Meydan: despite worries, developers say deadline will be metPICTURE: Dubai Racing Club
$1.3bn Dubai racecourse contract cancelled
UAE: Major work on Meydan, the futuristic racecourse due to be opened in Dubai in November this year, was halted on Tuesday - giving rise to concerns about the deadline for a multi-million-dollar project set to be officially opened at the Dubai World Cup in March 2010.
Meydan's developers have cancelled the main construction contract, which was reported at the time of its signing in September 2007 to be worth $1.3 billion (£890m).
A statement from Meydan said the deal, between a 50-50 joint venture of local company Arabtec and the Malaysian firm WCT Engineering, had been called in "because of non-adherence to the agreed time schedule for construction".
They stressed the decision had been made in order to ensure the showpiece project is ready on time.
The decision will not affect the ten-meeting Dubai Carnival season at Nad Al Sheba, which starts on Thursday week, or this year's World Cup on March 28, within days of which the existing Nad Al Sheba site is due to be bulldozed.
However, despite a statement from Meydan confirming the intention "toinaugurate the project as planned in time for the 2010 Dubai World Cup," the turn of events is bound to cast some doubt on the timetable for new track.
Meydan: scheme unveiled in 2007PICTURE: Edward Whitaker
Meydan said that several other firms were working on the project, but did not make clear whether these included a replacement for the joint venture constructors.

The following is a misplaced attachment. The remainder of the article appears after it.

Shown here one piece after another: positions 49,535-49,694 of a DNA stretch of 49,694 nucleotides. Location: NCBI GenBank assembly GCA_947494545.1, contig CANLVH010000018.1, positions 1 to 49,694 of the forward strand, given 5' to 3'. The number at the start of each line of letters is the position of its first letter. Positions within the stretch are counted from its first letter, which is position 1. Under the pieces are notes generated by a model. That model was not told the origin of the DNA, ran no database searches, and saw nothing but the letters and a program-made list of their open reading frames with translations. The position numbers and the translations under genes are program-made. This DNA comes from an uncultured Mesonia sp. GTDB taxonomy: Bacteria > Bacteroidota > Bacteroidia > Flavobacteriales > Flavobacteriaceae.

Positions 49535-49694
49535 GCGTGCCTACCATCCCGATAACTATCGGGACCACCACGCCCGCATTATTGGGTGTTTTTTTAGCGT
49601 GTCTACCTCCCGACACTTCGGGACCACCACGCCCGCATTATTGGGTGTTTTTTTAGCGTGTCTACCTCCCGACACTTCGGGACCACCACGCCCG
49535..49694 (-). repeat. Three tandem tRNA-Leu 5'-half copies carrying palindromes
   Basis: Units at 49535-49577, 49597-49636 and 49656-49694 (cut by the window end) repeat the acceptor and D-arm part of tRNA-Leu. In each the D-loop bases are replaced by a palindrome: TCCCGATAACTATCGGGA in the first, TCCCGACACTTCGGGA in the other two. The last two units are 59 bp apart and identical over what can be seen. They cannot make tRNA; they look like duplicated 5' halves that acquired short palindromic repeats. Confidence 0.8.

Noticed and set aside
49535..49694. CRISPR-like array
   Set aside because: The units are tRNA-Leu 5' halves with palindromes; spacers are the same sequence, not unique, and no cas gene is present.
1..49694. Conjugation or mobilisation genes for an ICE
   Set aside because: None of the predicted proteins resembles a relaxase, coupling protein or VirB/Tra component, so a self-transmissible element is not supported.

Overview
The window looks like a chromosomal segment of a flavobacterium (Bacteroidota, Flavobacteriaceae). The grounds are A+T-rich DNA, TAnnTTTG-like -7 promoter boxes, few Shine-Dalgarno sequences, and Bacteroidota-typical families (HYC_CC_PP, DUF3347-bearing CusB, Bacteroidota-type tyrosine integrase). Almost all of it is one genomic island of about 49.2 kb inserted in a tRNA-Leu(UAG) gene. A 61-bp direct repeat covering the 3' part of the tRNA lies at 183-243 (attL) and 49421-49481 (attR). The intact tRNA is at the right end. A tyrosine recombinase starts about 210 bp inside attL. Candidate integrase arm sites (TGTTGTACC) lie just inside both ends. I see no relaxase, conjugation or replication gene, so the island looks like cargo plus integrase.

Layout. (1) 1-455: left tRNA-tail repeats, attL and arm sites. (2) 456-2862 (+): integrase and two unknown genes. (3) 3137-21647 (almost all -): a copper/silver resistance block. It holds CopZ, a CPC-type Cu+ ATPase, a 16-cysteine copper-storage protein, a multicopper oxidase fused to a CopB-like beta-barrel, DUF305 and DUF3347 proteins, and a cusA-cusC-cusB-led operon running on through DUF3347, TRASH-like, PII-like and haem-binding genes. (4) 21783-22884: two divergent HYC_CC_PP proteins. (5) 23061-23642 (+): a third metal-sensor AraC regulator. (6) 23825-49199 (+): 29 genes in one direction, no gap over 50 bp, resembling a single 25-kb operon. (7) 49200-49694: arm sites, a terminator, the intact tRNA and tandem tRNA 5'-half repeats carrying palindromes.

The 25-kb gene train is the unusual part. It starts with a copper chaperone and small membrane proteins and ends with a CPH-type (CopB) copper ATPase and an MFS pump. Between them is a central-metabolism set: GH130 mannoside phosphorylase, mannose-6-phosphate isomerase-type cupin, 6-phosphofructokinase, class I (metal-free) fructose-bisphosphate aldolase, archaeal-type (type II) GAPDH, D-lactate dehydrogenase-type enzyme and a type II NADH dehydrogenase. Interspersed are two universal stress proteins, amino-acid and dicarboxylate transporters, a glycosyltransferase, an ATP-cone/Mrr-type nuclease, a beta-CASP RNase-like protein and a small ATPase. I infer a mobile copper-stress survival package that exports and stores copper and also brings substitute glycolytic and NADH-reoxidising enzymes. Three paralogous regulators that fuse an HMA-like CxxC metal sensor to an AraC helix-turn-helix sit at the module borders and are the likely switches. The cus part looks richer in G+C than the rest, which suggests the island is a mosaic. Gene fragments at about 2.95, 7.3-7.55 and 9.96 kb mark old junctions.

The racecourse scheme was unveiled by Sheikh Mohammed to huge amazement and acclaim during the Dubai World Cup meeting in March 2007.
It includes a one-kilometre-long grandstand, with capacity for up to 60,000 racegoers, a five-star luxury hotel, more than 10 restaurants, a museum, office space for the Dubai Racing Club and covered parking for 10,000 vehicles.
WCT told the Malaysian stock exchange that it was given 14 days' notice to cancel the contract on December 29.
The original construction period was 754 days, with completion timed for October 7 this year.
WCT claimed that the joint venture had finished about 55 per cent of the physical works,with five per cent still to be undertaken. The remaining 40 per cent was to be done by nominated sub-contractors, it added.
A spokesman for Arabtec, which is also building the Burj Dubai, the world's tallest tower, told the Abu Dhabi-based National newspaper that the company's share of work on site was "95 per cent" complete.
According to WCT, Meydan had called in performance and advance payment bonds provided by the joint venture, which was being contested. WCT said it viewed the cancellation as a breach of contract, but added that it had no plans to begin legal proceedings and would seek an amicable solution.
Shares in the company were initially suspended and lost 30 per cent of their value when trading was resumed.
The international economic downturn has already caused several Dubai-based constructors to scale back on existing projects, with financing become scarce, even in a part of the world that has led the way in project development.